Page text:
Soy Myths and Facts

We’ve been hearing about soy for decades. Besides the familiar soy sauce and traditional tofu, used for centuries in Asian cooking, there is a bewildering assortment of soy products on the market today along with a staggering amount of information. Textured vegetable protein is sold to vegetarians as a meat substitute. Soy is supposed to help you lose weight, lower cholesterol, stop osteoporosis, reduce risk of heart disease, improve women’s health, maybe even cure cancer, and in general save the planet. How much of what we are being told about soy is true, and how much is hype?

The history of soy as a miracle food is interesting. You may be old enough to remember some soy products coming into small local health food stores in the late 1970s. Now they’re everywhere — even in your regular grocery store. It’s actually our country’s second largest crop — right behind corn. What you may not know is that food corporations and factory-farm associations are responsible for a lot of the health talk you’ve heard about soy. Much of the scientific research that resulted in glowing reports about soy’s possible health benefits was paid for by Monsanto, Cargill and other giant world food monopolies. A huge amount of money has been sunk into marketing, packaging and publicity to convince Americans that soy was safe and had positive health effects.

Devotees of soy tell you that it was used in China for thousands of years. This is true, but it was never eaten there as we do today. Only the roots were used to fertilize and balance the soil. It was fed to some animals, but was not considered good for people because it caused gas and other digestive problems. Asian people only eat fermented soy — miso soup, soy sauce, tempeh — because in that state it is digestible. Even fermented, it is a very “cold” food in traditional Chinese medicine, and is always eaten with ginger or other foods with “hot” properties for balance.

In the U.S., soy was originally touted as a health food by people involved in the New Thought health and self-realization movements of the 1900s. It was assumed to be just another bean with similar properties to red or black beans. It was also a potential boon to industry, since it’s possible to make plastic out of soybeans. It is true that soy is full of amino acids and minerals. But because of the plant’s physiology, it’s almost impossible for humans to benefit from the nutrients. In fact, in its non-fermented state, soy is dangerous to your health and should be avoided as much as possible!

Soy is the second most genetically modified crop, right behind corn. But the food industries still haven’t managed to alter its health-destroying properties. Its chemistry, obviously evolved to protect the plant, is not affected by processing and has several extremely harmful properties.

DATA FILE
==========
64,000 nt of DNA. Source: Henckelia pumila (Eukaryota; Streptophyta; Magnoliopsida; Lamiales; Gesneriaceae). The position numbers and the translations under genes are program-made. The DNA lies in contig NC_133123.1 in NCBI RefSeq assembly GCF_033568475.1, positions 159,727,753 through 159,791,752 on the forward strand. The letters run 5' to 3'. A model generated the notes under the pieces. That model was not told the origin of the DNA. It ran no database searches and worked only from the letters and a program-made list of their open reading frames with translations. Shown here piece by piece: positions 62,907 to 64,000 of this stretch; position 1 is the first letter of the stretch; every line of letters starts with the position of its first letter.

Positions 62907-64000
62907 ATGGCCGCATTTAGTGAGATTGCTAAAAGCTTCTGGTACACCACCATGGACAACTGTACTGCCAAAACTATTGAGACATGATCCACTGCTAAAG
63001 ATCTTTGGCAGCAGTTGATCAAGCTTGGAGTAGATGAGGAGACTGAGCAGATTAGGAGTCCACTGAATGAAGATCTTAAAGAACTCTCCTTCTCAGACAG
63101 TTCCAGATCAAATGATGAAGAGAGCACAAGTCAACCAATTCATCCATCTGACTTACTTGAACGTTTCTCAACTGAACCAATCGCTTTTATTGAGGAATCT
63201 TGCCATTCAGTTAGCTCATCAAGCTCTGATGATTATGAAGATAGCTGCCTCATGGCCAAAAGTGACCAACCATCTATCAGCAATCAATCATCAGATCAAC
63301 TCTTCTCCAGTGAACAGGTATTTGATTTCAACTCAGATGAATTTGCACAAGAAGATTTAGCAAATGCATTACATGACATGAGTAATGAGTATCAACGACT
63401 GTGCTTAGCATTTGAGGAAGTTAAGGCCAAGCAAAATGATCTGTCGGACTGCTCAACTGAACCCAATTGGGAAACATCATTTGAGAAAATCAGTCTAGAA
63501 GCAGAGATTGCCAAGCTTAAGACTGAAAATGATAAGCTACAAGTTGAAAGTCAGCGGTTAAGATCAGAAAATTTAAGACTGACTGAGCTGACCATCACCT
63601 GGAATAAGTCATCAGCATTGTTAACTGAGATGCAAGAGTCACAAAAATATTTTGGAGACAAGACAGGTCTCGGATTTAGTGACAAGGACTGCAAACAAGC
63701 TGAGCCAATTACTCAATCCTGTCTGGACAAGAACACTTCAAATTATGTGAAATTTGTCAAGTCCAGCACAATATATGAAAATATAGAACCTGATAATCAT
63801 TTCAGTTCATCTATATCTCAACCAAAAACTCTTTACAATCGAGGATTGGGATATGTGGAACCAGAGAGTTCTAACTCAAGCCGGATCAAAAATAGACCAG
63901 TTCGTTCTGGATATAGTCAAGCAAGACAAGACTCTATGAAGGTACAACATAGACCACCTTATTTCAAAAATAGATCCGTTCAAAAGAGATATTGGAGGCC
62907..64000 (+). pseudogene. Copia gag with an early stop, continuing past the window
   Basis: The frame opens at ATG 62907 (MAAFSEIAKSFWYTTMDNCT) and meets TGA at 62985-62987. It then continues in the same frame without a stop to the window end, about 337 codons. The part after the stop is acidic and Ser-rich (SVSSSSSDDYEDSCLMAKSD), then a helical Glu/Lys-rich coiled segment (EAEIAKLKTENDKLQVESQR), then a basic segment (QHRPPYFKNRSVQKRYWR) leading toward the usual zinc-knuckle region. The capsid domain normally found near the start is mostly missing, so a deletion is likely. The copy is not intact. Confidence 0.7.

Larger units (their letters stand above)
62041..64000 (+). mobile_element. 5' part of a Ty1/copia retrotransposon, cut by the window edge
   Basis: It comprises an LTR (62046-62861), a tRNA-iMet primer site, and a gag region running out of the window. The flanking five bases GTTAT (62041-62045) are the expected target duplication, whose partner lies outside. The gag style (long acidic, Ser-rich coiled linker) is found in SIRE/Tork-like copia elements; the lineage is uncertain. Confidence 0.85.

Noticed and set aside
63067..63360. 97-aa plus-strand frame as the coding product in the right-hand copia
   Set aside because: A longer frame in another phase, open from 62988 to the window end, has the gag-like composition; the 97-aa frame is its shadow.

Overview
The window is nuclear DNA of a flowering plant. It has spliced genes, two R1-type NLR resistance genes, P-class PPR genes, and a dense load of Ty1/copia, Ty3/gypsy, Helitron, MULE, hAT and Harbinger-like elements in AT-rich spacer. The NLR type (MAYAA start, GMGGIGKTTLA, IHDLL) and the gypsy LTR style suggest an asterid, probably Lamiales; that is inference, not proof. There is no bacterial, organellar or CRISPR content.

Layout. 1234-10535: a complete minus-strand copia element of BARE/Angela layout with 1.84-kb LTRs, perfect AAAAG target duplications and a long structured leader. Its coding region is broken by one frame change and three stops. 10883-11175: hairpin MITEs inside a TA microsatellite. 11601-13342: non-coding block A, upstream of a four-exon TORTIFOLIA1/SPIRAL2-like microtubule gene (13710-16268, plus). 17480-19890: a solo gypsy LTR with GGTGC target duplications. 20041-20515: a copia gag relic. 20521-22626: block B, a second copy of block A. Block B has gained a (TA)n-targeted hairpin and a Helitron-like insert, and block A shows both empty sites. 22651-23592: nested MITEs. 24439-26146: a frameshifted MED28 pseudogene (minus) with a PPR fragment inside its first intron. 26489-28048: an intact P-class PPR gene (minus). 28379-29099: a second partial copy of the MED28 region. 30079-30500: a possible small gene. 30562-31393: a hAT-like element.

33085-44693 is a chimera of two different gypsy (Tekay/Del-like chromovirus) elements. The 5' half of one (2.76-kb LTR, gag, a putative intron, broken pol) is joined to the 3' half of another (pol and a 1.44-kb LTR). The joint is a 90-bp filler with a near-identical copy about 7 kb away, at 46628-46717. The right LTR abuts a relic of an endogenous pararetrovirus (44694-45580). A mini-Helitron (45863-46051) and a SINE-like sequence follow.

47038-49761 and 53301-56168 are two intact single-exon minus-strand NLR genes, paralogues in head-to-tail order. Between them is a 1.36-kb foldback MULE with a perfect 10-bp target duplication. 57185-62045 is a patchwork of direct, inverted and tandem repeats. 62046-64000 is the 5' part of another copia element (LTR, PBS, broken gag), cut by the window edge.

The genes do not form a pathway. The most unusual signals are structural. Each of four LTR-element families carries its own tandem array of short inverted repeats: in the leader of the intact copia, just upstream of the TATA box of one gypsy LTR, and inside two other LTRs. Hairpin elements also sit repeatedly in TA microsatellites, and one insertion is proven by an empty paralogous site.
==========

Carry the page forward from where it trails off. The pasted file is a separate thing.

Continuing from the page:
Soy contains several elements which bind to minerals and prevent your body from using them. If you eat a lot of soy, you could develop deficiencies in zinc, calcium and iron. The chemicals which prevent the soybean from being digested interfere with the normal functions of your liver and pancreas. Other chemical elements within the soy protein affect your stomach and intestines. These are the cause of the gastric upset so many people experience after eating soy and are the main reason Asian people thought of non-fermented soy as inedible. Worst of all, soy contains natural phytoestrogens which can disrupt other physical processes in both men and women besides causing premature puberty in children. Phytoestrogens were initially thought to prevent breast cancer but are now believed to cause it. The solutions used to process soy milk are known carcinogens. Hexane, the solvent used to create soybean oil, has been linked to Parkinson’s disease in preliminary studies.

Should you stay away from everything with soy? Probably not. Soy has a number of beneficial uses, it’s just that food generally isn’t one of them. Soy wax is used to make candles that can replace petroleum was or paraffin. Personal care products that include soy are probably safe, and soy biodiesel can be used to power a car.

Unfortunately, it’s very difficult to avoid soy food products. Soy is in practically everything now. Nearly all processed foods have it. Fortunately, more people are becoming aware of the problem. Many are allergic to soy or are told by their doctors to avoid all soy — even the fermented kind — because it interacts with certain medications. The best action you can take is to find soy-free foods and make those the major part of your diet. Look up “soy-free” on line and you will find people discussing it.

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